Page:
The skype session with the New View Campaign at Tuesday's Brown Bag "Female Genital Cosmetic Surgery" brought up many fascinating issues, especially since we were reading about it at the same time in my Women's Studies class.  What's interesting to me is that people want to get cosmetic surgery on something that not only will most people not even see, but that for the most part they can't see either.  This seems to destroy the argument that cosmetic surgeries are done for one's own personal aesthetic, when a sexual partner is potentially the only person who's going to see your renovated vulva.  Of course, I certainly understand how having your vagina look the way you want it to is important, because mine doesn't at all; like I said at the brown bag, as a transwoman I have a lot at stake in the development of this type of surgery if I do decide to get it.  So why is it okay for me to perform a cosmetic (i.e. non-medical) surgery on my genitals, but not for a bio-female?  First of all, my issues are tied to gender and sex identity, as the speaker mentioned, and the type of procedure is different, but one could argue that the effect is the same: both are trying to conform the genitals to a narrow few of what a woman's genitals look like.  For this reason many transwomen don't get bottom surgery because they are just fine with the genitals they have.  The idea that one has to have a vagina to be a woman, and that this vagina must have small, unobtrusive labia and be really tight and perfectly hairless, is challenged by this notion.  But that doesn't imply that a woman shouldn't get or have access to the procedure if she wants it.  The critique is that the cultural construction of what makes a beautiful vagina is narrowly defined, heteronormative, and based on what pleases a man.  The vagina has to be tight so that when a man penetrates it, there's more pressure and therefore more pleasure.  Dangly labia are just weird, and pubic hair is too masculine.  Furthermore, the critique is that these procedures are done under the guise of female empowerment, because women are taking control of their own body and their own sexual pleasure (although the evidence is still unclear as to whether these procedures actually enhance sexual pleasure for the woman, or their partners for that matter).  These procedures are concerning on many levels, and I hope people will think twice before getting them, but I also recognize that in the end, it's your choice whether or not you want a "perfect" vagina.  From my standpoint, the foremost criterion is how comfortable you feel with what's between your legs, and how to figure out what would make you more comfortable if you aren't.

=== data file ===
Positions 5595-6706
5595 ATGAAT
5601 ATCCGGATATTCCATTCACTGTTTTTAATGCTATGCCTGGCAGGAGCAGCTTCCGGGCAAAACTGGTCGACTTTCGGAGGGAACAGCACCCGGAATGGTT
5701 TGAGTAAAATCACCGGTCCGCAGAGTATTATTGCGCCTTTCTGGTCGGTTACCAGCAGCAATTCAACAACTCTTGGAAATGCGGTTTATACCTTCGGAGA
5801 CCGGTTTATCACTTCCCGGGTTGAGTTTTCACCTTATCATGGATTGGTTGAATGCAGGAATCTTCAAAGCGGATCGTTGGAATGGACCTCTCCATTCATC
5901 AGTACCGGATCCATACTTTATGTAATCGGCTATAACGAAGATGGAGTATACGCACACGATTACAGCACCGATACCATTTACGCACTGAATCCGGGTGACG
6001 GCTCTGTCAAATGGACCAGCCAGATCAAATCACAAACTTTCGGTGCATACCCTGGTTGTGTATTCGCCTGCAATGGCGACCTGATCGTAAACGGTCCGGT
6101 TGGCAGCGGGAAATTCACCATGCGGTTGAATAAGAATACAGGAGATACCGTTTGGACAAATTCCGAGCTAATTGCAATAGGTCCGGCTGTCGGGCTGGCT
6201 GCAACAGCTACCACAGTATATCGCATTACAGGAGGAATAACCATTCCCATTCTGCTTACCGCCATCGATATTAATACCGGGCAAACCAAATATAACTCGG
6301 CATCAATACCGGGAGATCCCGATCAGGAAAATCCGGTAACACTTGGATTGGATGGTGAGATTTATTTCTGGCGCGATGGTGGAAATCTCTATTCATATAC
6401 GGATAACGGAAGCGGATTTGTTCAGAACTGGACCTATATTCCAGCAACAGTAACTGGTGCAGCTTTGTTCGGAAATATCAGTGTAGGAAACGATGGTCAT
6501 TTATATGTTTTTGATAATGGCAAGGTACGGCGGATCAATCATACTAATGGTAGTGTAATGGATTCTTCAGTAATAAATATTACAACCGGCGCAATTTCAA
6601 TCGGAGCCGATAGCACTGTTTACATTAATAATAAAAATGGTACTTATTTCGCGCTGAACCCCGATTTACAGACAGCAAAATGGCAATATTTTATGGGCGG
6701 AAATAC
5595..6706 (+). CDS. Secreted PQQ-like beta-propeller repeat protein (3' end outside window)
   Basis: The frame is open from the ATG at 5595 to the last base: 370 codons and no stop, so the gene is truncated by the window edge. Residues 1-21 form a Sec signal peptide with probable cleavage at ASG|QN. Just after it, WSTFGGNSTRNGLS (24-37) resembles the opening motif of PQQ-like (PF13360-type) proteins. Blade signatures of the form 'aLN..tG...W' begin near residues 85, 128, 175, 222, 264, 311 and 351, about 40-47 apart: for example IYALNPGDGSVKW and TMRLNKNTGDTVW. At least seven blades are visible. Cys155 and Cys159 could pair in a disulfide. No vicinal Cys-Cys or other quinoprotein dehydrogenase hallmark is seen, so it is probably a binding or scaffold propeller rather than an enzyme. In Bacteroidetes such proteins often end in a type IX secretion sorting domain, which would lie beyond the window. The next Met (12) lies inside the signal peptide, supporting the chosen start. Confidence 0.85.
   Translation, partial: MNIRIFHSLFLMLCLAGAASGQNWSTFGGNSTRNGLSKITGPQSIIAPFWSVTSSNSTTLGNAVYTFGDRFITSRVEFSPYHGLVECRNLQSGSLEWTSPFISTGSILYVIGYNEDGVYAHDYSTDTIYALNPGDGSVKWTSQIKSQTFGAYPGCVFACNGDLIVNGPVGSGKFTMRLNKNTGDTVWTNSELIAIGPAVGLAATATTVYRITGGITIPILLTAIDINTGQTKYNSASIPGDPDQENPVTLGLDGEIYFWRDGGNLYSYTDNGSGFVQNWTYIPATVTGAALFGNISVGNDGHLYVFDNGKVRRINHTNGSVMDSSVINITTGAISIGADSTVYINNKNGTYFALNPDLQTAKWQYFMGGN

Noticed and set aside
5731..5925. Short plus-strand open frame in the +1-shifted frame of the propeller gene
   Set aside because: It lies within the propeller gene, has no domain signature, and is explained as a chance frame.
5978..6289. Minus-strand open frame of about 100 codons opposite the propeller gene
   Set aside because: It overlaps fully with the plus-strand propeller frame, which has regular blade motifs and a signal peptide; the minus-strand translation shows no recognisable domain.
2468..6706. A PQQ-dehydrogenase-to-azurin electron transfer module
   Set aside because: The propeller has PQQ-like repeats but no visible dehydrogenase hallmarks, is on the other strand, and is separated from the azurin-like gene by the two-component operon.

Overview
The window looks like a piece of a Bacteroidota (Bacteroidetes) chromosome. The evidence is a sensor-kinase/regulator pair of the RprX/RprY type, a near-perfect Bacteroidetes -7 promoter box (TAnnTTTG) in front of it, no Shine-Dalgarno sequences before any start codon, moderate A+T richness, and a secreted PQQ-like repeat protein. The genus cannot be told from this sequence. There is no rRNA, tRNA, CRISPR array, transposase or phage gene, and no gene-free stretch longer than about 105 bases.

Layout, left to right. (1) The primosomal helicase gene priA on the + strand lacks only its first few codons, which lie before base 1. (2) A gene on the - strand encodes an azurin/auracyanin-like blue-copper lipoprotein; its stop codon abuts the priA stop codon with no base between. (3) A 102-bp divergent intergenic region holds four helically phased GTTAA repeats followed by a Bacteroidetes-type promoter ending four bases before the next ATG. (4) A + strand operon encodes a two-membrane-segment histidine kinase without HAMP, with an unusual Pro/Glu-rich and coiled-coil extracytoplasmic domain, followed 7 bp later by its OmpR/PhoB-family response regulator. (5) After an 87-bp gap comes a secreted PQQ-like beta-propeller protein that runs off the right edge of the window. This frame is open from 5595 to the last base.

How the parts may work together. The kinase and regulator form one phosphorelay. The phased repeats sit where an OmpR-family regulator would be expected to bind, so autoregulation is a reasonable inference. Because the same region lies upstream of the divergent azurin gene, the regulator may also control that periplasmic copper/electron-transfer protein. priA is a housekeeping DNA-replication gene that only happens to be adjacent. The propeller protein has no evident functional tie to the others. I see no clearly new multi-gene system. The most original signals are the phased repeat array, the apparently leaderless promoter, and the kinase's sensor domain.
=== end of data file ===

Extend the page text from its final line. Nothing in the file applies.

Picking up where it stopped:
Xavia Publius

Tuesday, April 3, 2012

Thursday's Brown Bag!

Please join us for one of our more rare Thursday Brown Bags this week in the Center! We will have a panel speaking about their individual research about women and gender in Africa.  President Herbst will be joining us this week and will start the discussion by talking about his work in Zimbabwe, followed by Breanna Pendleton '12 talking about her Sociology and Anthropology thesis, which explored neocolonialist feminism in Ghana.  Caroline Anderson '12 will conclude by discussing her Honor's Sociology Thesis looking at women's health and gender structures in Uganda.  This more globally focused Brown Bag is one you won't want to miss! Please join us at 11:30 in the Basement of East Hall! As always, there will be free lunch and we welcome all!

Monday, April 2, 2012

BB Introduction - Female Genital Cosmetic Surgery

The New View Campaign is an organization dedicated to the preservation of women's sexual rights. Their manifesto aims to specifically protect the rights of women to sexual freedom, autonomy, pleasure, information, education and health care. One of their concerns is Female Genital Cosmetic Surgery and medical and ethical implications it places on women. On Tuesday, April 3, the Center for Women's Studies will be hosting the New View Campaign via Skype for a great conversation about FGCS. Do you have an opinion on FGCS? Come learn more about the procedures and New View's stance. Come out tomorrow at 11:30 for greet food and great company! We'll be expecting you!

- Renyelle Jimenez